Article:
Trans women are women. We may not be “exactly like” cis women, but then again, cis women are not all “exactly like” one another either. But what we do share is that we all identify and move through the world as women. And because of this, we all regularly face sexism. That is what we should be focusing on and working together to challenge. And as I said at the outset, forcing trans women into a separate group that is distinct from cis women does not in any way help achieve feminism’s central goal of ending sexism. In fact, it only serves to undermine our collective cause.

This essay was made possible by my Patreon supporters — if you liked this piece and want to see more like it, please consider supporting me there. You can learn more about my writings and activism at juliaserano.com.

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Post  MichaelaSJ on Sun Mar 03, 2019 11:14 pm

If the argument gets down to male or female, then I think there can be an honest discussion of whether transfolk change 'sex', or not and my answer is not. There are simply too many differences between a physical male and a physical female to make an informed argument.

But we are not transsexual and should not talk about anatomical differences. We are women or men, each differently but each a woman or a man. I consider myself a woman and yet I do not have a vagina or female breasts large enough to fill a 'B' cup bra.

I remember when I first started exploring my ‘condition’ in 1965, the term was sexual reassignment surgery. I had heard about Christine Jorgensen, but in the 1960 pre-internet time, it was nearly impossible to find out anything more about ‘sex reassignment surgery’. Be assured that when I was on board my aircraft carrier in drydock in Bremerton, WA, the ship board library was just a tad lacking in anything of an academic sexual nature.  Eventually the term sexual reassignment surgery morphed into transsexual surgery, then into its current and common usage of Gender Confirmation/Re-assignment Surgery (GCS/GRS). I think the current term GCS/GRS is much more accurate in that it describes a change in gender to conform to who the person believes he or she is - within, because while the external genitalia are modified, the internals can never be changed – while the person, as a whole, can be changed.

I visited an old friend Friday who just passed her 54th birthday and we had a similar discussion. She is very much a woman having undergone GRS when she turned 18 and if you didn't know this you would never guess she is anything BUT a woman.

I, on the other hand, am thankful when I get 'ma'am' as I did several times Friday. I dress androgynously. I make little effort to hide my deep voice or large hands, yet I do my very best to live as a woman.

My friend owns a popular brick and mortar/internet store catering mostly to crossdressers. She gets a lot of calls from potential customers who want to dress so very femininely as to be laughable. Many ultimately admit to being or wanting to be transgender and she advises these customers appropriately. Many of her customers simply do not initially understand the difference.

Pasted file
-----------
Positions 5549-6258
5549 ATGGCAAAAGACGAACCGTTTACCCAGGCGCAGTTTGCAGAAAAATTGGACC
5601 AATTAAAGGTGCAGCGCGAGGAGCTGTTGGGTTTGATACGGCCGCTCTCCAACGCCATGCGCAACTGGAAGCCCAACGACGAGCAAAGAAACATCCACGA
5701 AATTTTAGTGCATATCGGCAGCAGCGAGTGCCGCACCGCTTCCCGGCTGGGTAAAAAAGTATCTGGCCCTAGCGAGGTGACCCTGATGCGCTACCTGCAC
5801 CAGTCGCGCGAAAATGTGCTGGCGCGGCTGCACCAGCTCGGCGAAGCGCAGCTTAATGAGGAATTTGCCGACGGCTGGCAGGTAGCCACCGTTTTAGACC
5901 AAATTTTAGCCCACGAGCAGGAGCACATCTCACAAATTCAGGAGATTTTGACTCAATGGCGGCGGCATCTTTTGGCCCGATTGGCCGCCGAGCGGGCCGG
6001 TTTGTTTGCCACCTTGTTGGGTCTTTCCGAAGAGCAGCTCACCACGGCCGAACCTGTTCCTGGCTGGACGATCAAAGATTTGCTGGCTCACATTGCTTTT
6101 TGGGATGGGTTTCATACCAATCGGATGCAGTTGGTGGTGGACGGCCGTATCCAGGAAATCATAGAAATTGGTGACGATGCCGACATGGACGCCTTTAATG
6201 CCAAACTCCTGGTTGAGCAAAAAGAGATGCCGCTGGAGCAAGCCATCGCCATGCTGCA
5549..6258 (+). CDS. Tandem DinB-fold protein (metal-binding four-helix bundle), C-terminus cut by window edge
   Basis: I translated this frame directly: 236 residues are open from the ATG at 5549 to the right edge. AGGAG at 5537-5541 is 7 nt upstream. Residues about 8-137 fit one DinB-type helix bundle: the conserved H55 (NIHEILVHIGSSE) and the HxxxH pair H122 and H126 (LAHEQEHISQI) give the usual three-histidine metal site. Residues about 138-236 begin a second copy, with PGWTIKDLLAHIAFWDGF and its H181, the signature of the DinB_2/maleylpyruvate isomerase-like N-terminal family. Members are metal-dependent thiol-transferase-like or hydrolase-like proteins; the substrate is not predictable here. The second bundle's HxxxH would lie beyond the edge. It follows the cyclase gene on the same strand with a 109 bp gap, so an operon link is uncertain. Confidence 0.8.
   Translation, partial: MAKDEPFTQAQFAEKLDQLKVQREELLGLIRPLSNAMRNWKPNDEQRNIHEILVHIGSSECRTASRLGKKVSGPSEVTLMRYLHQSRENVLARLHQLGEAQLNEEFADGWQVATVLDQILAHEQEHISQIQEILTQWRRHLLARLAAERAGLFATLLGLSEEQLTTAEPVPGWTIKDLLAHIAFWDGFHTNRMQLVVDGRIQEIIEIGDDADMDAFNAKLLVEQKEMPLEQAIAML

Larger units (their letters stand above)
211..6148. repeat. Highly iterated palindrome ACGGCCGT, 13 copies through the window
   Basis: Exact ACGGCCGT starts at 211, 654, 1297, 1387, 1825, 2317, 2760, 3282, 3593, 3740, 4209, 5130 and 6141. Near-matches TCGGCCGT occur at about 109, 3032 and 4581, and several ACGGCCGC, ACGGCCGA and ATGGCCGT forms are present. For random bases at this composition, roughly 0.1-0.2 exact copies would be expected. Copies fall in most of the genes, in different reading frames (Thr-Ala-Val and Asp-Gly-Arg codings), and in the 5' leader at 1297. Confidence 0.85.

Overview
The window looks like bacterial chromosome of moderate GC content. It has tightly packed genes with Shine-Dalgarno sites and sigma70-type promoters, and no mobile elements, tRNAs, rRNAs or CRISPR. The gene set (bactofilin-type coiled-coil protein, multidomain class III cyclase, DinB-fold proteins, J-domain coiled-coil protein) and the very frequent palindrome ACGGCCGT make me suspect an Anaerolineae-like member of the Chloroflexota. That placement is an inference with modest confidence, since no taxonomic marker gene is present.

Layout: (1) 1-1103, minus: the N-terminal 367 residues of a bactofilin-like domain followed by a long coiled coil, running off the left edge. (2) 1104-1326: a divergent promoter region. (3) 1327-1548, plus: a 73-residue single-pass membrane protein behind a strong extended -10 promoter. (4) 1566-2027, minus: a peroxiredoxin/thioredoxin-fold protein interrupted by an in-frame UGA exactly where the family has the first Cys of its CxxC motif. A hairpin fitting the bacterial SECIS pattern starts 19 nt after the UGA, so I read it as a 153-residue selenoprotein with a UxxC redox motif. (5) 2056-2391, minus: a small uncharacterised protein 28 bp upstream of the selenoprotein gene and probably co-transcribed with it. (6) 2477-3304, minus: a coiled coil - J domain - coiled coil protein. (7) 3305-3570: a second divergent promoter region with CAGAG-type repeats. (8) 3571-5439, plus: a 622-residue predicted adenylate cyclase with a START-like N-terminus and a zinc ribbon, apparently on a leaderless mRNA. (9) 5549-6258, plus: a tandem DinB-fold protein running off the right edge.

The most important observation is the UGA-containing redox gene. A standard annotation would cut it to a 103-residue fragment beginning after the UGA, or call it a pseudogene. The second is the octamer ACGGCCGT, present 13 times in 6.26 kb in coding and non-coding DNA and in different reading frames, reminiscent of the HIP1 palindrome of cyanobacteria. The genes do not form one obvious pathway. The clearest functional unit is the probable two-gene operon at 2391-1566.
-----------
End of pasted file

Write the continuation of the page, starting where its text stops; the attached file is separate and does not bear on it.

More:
I am reminded of Andrea's recent post where she finally realized that transitioning didn't really involve the clothes or where she visited on the internet but where she was within herself - how did Andrea define herself, not what the internet thought of her. I think Andrea has found herself – whatever that is to her.

Even though I had thoughts of Miki very early on, I grew up until recently as Michael. I spent much of my adult career life in a very masculine industry, residential development and homebuilding.
The Caitlyn Jenner fallacy
These days, trans-women-are-not-women arguments invariably cite Caitlyn Jenner, typically making the following claim: “How can someone like Jenner, who lived their entire life as a man and experienced the privilege associated with that, ever possibly claim to be a woman?”
When I came out to my closest business associate/friend he remarked, 'Now I know why you always worked late at night. How did you hide yourself for all these years?'. Well, I did hide, just like Caitlyn Jenner and countless other transfolk did and still do. Hiding hurts so bad, so very bad.

My friend, the one who owns the store, was exceeding fortunate to have parents who, while protesting vehemently, still understood their boy, first born, was not really a boy and ultimately supported her during her transition. We should all be so very lucky, but we aren't, are we. Her parents did the research and living in the New England area meant they would be mostly inquisitive about things in general and willing to accept the new research on sexual reassignment specifically. Having the Harvard and Yale and NYU medical schools within a day’s drive provides a wealth of information and advice.
The “male energy” and “male privilege” fallacies
One offshoot of the socialization argument goes something like this: Despite transitioning to female and moving through the world as women, trans women nevertheless still possess “male privilege” or “male energy.” The “male energy” claim seems especially sexist to me, as it implies that men have some kind of magical or mystical life force that women do not or cannot possess.
Up and until the time I started to have thoughts of Miki, I was a very aggressive male. I was very much an ‘A’ personality, yet I was small in stature. It wasn’t until I was a Junior in high school that I topped 5’7” and even then, I was only #130. Yet, no one ever successfully bullied me. I always fought back and mostly successfully. This attitude of never letting anyone take advantage of me allow me a modicum of success in life. I didn’t go to the best of universities, yet I could stand toe to toe with CEOs and Army Generals, mostly with good success.